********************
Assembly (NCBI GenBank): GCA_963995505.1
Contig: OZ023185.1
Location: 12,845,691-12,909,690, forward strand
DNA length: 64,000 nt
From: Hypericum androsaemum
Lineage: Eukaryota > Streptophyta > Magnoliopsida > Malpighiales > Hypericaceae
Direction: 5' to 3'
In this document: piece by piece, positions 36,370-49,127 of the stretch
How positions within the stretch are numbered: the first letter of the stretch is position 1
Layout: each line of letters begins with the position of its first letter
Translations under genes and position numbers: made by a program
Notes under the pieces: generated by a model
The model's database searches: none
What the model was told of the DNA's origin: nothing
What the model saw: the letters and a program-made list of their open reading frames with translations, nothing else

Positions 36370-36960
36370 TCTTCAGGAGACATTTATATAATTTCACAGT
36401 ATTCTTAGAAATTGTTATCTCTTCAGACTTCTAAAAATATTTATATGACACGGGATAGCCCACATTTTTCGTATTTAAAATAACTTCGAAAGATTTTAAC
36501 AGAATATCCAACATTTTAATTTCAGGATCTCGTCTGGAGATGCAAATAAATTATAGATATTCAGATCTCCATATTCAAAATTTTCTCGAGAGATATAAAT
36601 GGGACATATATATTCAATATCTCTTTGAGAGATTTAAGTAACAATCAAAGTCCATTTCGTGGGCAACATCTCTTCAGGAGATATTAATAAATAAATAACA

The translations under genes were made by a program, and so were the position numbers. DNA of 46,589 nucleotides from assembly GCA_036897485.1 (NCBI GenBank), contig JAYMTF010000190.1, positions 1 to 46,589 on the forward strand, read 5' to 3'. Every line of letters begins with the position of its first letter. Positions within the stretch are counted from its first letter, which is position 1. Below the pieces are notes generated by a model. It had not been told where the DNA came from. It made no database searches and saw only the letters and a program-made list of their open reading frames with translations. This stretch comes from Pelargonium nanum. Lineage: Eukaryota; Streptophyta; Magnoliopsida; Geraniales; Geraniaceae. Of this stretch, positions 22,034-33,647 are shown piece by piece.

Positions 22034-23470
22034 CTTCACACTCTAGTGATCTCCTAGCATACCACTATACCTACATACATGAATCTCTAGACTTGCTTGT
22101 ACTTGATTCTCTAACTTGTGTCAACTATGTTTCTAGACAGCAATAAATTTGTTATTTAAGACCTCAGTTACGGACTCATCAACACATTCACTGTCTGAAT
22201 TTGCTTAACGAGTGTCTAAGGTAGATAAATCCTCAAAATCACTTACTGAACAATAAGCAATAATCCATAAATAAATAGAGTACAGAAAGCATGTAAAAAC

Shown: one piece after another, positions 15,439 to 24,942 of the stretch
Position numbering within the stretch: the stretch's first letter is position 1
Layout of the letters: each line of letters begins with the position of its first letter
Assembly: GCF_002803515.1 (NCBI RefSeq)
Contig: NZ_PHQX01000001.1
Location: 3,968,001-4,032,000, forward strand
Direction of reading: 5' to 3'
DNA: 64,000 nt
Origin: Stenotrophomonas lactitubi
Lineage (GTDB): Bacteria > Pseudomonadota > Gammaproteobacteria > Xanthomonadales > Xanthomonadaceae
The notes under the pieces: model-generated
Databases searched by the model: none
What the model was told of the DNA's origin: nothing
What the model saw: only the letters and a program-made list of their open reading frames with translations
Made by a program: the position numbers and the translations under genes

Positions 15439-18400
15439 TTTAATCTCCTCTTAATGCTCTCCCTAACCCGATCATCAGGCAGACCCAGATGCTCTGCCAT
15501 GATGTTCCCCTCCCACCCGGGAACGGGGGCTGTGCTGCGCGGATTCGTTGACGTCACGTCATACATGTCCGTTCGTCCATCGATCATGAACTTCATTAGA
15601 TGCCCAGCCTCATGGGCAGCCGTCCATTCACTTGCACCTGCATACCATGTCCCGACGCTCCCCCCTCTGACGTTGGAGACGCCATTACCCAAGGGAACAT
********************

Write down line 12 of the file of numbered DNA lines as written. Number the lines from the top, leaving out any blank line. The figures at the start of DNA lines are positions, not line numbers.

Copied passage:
Notes under the pieces: generated by a model